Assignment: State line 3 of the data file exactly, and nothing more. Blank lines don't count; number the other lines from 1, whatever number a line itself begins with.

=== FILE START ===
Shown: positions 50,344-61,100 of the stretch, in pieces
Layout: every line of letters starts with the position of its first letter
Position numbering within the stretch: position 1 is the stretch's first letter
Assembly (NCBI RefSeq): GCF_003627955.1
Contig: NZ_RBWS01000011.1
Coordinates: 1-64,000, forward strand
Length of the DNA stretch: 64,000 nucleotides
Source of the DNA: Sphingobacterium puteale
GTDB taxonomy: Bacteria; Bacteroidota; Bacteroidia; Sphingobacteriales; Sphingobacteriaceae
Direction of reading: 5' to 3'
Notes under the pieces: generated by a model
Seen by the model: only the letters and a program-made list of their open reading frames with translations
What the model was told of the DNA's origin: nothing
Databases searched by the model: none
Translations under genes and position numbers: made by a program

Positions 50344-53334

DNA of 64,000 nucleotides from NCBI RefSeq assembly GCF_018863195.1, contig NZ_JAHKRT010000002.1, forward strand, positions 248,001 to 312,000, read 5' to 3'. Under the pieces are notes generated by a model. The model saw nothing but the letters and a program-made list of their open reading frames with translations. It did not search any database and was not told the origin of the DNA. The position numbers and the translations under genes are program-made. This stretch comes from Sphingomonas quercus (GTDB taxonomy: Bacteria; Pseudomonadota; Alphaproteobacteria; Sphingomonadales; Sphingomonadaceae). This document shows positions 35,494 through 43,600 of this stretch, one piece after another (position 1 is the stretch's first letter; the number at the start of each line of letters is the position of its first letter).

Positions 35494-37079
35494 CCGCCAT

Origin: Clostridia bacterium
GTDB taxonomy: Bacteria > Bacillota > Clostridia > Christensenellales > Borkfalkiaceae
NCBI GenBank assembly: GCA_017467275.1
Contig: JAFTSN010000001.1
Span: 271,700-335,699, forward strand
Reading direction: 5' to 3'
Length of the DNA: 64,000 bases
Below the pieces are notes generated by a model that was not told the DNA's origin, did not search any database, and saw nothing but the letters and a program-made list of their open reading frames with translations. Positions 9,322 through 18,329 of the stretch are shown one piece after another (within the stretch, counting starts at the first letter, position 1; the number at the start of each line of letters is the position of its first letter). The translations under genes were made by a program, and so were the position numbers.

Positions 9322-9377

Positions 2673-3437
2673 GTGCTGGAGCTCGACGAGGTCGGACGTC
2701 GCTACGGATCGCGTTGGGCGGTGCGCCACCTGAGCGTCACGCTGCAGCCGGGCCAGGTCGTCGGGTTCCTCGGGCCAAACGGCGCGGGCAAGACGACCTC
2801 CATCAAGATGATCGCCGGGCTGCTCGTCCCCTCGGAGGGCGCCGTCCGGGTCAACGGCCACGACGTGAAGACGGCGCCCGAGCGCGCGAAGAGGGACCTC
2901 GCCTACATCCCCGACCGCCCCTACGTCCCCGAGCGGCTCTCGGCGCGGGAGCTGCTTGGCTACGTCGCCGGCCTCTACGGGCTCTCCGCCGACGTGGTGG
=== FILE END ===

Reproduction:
Position numbering within the stretch: position 1 is the stretch's first letter